the others.



The Glory of the Eternal (vs. 4-25)


It is plain that Ezekiel was possessed, and all but overwhelmed, by a conviction

of the glorious attributes and universal sway of God. The imagery under

which he conceived and represented the Divine presence and government is

altogether different from either classical or modern art; but it would be a

narrow pedantry which on this account would repudiate it as valueless or

ineffective. In fact, it is opulent, varied, and impressive. Everything earthly

must come short of setting forth Divine glory; yet much is communicated

or suggested by this vision of the majesty of the Eternal which may aid us

to apprehend God’s character, and reverently to study God’s kingly

operations carried on throughout the universe.



It was in these, as in a setting, that the more specific forms discerned by the

prophet were enshrined. The stormy wind from the north, the great cloud

with its flashing fire, the amber brightness gleaming about it, — all these

are manifestations of an unseen but mighty power, recognized by the spirit

as Divine. This is certainly a stroke of the true artist, first to portray the

material, the vehicle, and then to proceed to paint in the more defined

symbolic figures. The modern doctrine of the correlation and convertibility

of forces points us to the unity which is at the heart of all things, and

convinces us that we are in a universe, a cosmos, which, if it is to be

explained by any rational and spiritual power behind it, must be explained


prophets alike find scope for their imagination in connecting all the

phenomena and the forces of nature with the creative Spirit conceived

as revealed by their means.



CREATURES. There is, of course, no intention to picture any actually

existing animals under the imagery of the vs. 5-14. But we have a

symbolic representation of life. Every observer is conscious that, in passing

from mechanical and chemical forces to consider the manifold forms of life,

he is climbing, so to speak, to a higher platform. Living beings, in all their

wonderful and admirable variety of structure and of formation, are

witnesses to the wisdom and the power of the Creator. Let Science tell us

of the order and of the process of their appearing; the fact of their

appearing, in whatever manner, is a welcome taken of the Divine interest in

this earth and its population. If the poet delights to trace God’s splendor

in “the light of setting suns,” the physicist may with equal justice

investigate in organic nature the handiwork of the All-wise. Late is the

work of the living God, in whom all creatures “live, and move, and have

their being”  (Acts 17:28).  A lifeless planet would lack, not only the

interest with which our earth must be regarded, but something of the

evidence which tells us GOD IS HERE AND IS EVER CARRYING




ATTRIBUTES. Each living one in the prophet’s vision possessed a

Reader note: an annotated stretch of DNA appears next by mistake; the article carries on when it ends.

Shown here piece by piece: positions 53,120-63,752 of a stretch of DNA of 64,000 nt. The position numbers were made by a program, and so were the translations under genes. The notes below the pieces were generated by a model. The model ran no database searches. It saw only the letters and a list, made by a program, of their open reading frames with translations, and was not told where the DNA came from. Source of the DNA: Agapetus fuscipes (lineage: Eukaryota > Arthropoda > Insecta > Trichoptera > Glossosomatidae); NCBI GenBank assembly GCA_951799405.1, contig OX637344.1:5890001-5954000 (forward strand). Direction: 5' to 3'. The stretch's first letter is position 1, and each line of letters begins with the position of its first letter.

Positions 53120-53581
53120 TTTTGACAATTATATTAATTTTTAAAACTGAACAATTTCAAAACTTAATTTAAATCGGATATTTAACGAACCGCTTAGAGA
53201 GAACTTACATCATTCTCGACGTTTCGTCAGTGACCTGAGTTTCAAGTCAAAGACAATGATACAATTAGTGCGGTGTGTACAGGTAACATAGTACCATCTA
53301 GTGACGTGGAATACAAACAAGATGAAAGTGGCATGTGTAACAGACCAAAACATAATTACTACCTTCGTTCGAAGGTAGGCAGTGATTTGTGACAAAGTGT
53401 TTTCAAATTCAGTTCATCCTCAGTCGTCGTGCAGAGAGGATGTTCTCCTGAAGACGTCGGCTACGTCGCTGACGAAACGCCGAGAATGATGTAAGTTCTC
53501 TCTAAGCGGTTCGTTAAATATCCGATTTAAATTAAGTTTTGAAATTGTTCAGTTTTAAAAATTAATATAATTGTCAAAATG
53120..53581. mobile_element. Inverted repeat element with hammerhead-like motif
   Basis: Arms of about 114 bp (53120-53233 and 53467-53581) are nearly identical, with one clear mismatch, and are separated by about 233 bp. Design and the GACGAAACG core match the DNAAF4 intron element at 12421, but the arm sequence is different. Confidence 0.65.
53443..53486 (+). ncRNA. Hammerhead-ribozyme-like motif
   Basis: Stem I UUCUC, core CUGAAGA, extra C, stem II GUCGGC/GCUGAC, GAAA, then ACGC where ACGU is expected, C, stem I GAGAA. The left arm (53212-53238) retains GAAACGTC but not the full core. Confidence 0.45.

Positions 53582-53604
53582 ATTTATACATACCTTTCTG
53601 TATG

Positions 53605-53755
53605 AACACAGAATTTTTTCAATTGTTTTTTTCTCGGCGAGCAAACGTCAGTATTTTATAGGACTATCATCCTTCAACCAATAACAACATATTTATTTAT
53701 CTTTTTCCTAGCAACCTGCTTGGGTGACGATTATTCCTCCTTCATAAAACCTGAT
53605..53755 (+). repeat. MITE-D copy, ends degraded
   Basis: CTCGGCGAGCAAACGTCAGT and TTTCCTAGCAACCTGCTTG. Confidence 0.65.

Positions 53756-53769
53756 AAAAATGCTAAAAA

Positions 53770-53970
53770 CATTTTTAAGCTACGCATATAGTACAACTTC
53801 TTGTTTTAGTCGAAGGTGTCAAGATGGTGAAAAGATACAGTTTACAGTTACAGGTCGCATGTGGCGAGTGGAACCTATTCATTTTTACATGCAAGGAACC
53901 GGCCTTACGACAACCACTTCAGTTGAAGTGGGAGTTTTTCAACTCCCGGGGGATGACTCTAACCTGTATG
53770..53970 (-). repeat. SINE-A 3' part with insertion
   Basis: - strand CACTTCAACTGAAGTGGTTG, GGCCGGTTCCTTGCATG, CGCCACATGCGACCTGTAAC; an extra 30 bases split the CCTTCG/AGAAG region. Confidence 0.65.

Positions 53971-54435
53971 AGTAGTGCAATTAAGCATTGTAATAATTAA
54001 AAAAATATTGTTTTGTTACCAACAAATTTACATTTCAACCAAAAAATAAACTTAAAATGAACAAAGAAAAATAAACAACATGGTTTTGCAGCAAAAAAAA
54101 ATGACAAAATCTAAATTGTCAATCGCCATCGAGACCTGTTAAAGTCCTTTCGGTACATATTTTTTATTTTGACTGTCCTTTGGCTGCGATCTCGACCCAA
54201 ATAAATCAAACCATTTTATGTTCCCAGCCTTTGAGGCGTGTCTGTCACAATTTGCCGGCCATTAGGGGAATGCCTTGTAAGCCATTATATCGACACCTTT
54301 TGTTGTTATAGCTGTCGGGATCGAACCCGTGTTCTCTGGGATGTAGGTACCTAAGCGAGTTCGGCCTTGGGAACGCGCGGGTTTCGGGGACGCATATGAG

fourfold aspect or countenance; the combination being intended to enrich

our conceptions of the handiwork of God, and the witness of that

handiwork to Him. Interpretations differ; but it is not uncommon to

recognize in the ox the sacrificial, in the lion the powerful and regal, in the

eagle the aspiring, elements, added to the true humanity, and combining

with it to complete the representation. The four Gospels have been

generally regarded as exhibiting severally these four characteristics; and

accordingly the symbol of Matthew is the man, of Mark the lion, of Luke

the ox, of John the eagle.



INTELLIGENCE. The wheels had their rings or felloes “full of eyes round

about.” This is symbolical of understanding, because sight is the most

intellectual of the senses, the eye being the medium of the greater part of

our most valuable knowledge of the world without. Conscious intelligence

can only arise through participation in the Divine nature (II Peter 1:4);  it is

the subject, not the object, of knowledge. In an especial manner the intellect

witnesses to the glory of God, for by it we have insight into the Divine

reason. In the exercise of the prerogative of knowledge and judgment, in

insight and intuition, we are putting forth powers which are in themselves

among the most splendid and convincing testimonies to “the Father of

lights.”  (James 1:17)



UTTERANCE. The prophet in his vision heard the noise of the wings of

the living ones, and the voice above the firmament — appealing to the

sense, not of sight, but of hearing. It is perhaps not fanciful to discern here

a conscious, voluntary witness to God borne by His creation, and especially

by those endowed with the human prerogative of speech, as the utterance

and expression of thought and reason. The music of the spheres, the voice

of the stars, “the melody of woods and winds and waters,” all testify to

God. The poet represents the heavenly bodies as


“Forever singing as they shine,

‘The hand that made us is Divine.’”


Yet the articulate, definite, and intelligible utterances of beings endowed

with intellect and with speech are necessary to enrich and to complete the